Biomass Energy

The use of biomass energy is still in its infancy, but many tech companies are eager to help the industry evolve. It involves using natural resources to create hydrocarbons, like methane and diesel fuel. The process makes use of algae, plants, and waste products to create fuel. The process is simple enough that individuals have started using it to create diesel fuel for their own private uses.

If a way to use the process on a large scale becomes more efficient, it may replace oil as the most cost-effective way of creating diesel fuel. The problem is that it requires an abundant supply of crops, much more than those currently produced on farms. To generate enough resources to operate a 1 GigaWatt power plant for a single year, we would need at least 2,500 square kilometers of good farmland. While some facilities do generate electricity from biological waste from sugar production and similar processing plants, the potential to expand this resource is limited by our need for quality farmland.

Geothermal Energy

The use of geothermal energy was once thought to be a promising alternative. It involves harnessing the heat generated by the earth’s crust and transforming it into electricity. However, once the heat has been consumed, that area is no longer useful, and a new location must be farmed. Only areas that possess a natural uranium concentration can provide a renewable source of heat from which geothermal energy can be produced.

The one advantage of geothermal energy, as opposed to wind and solar energy, is that it’s available 24 hours per day. Australia makes use of this process with a facility set up at the Great Arterial Basin, allowing them to generate 150 kW of energy yearly. They also make use of hot rocks to generate power in a similar process. The availability of hot rocks is estimated to be enough to power the continent for the next 400 years, though the level of power generation has not yet been attempted. It remains to be seen if Australia will continue to pursue geothermal energy processing as a means of power supply.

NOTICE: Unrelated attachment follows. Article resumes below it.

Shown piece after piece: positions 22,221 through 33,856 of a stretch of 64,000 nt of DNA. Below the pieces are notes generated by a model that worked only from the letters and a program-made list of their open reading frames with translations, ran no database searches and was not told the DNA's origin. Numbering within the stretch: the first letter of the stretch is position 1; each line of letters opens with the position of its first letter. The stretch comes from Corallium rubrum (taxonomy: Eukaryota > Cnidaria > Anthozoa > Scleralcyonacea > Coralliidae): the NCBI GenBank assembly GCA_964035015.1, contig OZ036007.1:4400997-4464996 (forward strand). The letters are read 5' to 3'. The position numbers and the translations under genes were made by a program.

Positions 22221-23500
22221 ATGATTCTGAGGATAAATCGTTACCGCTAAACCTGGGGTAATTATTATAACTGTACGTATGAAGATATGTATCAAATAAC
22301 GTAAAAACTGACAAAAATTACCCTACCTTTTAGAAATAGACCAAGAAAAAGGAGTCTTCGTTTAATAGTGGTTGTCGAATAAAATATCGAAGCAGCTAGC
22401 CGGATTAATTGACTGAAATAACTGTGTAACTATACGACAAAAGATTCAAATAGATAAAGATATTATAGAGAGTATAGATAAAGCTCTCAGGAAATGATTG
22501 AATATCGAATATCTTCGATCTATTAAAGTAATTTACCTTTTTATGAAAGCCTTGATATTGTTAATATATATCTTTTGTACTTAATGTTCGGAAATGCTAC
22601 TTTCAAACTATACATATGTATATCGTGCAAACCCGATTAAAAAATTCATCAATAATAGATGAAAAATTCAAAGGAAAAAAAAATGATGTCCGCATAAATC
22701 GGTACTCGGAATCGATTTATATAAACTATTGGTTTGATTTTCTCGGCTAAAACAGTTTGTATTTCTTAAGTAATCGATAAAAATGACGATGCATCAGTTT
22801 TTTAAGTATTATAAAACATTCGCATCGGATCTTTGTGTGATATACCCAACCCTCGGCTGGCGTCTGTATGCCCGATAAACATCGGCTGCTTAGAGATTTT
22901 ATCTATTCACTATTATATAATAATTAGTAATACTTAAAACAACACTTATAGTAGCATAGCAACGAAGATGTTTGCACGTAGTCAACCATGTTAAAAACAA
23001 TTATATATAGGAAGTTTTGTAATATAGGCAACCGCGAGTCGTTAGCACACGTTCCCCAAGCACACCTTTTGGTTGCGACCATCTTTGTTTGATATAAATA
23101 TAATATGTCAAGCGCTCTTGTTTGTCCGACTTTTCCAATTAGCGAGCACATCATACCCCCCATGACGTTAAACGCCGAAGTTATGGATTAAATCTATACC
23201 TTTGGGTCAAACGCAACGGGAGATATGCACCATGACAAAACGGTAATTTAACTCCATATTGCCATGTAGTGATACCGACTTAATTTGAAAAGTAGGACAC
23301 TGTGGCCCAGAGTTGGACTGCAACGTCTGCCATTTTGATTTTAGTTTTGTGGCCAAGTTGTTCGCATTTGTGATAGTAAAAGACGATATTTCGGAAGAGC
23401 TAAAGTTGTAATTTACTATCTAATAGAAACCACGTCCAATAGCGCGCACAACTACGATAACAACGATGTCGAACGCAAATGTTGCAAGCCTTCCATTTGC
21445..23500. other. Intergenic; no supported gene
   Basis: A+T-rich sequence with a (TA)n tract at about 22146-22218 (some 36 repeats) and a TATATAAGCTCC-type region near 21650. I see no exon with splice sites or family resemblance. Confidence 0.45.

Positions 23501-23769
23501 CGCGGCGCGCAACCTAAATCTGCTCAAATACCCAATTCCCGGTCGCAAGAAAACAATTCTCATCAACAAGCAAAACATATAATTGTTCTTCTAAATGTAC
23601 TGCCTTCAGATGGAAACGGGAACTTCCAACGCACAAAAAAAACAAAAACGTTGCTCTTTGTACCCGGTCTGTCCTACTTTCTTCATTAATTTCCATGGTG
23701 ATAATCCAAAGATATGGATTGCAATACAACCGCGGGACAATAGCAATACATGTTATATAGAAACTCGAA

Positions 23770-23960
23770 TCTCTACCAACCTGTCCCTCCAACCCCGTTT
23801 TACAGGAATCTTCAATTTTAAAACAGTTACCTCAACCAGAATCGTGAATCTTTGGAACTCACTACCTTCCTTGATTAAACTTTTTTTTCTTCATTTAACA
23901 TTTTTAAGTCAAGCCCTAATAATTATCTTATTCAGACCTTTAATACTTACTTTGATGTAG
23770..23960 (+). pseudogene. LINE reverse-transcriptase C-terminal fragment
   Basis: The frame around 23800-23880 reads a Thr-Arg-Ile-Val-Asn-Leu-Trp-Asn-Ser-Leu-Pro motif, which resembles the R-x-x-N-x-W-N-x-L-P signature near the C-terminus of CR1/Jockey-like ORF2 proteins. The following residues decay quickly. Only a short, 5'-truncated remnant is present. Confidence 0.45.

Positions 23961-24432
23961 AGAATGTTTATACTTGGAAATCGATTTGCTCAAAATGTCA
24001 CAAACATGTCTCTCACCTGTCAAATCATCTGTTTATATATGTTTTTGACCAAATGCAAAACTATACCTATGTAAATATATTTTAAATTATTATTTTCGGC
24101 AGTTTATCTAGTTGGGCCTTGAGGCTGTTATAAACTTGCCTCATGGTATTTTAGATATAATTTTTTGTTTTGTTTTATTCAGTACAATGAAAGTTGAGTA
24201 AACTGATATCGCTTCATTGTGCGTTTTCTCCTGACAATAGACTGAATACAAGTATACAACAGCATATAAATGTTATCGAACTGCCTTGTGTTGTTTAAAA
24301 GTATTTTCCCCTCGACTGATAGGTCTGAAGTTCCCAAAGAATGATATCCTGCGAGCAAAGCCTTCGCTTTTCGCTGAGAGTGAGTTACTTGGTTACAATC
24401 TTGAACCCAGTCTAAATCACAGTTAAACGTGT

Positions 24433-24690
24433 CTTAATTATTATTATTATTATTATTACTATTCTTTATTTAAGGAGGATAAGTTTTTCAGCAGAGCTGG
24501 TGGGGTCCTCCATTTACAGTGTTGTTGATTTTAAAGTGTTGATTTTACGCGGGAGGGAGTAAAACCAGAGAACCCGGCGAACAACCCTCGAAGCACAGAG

While our goal is to get away from our reliance on fossil fuels, clean energy isn’t always the most cost-effective solution. As engineers develop more efficient ways of using nuclear energy, that may become our best option. Making use of nuclear power with reactors that can use waste will allow us to create electricity without adding to the pollution other types of energy production generates. In the long run, nuclear energy is cleaner, cheaper, and more accessible than other sources of electricity.

If you’re wanting more information on a whole multitude of subjects, make sure to check out our home page! We are constantly providing new content and information and we know you’ll find something that suits your interests!

Resources:

Renewable Energy World

Nuclearinfo.com

Boss Uranium Mining Company

Ecotech Institute

Green Progress

Office of Energy Efficiency & Renewable Energy

Leave a Reply

Your email address will not be published. Required fields are marked *

You may use these HTML tags and attributes: <a href="" title=""> <abbr title=""> <acronym title=""> <b> <blockquote cite=""> <cite> <code> <del datetime=""> <em> <i> <q cite=""> <s> <strike> <strong>

Close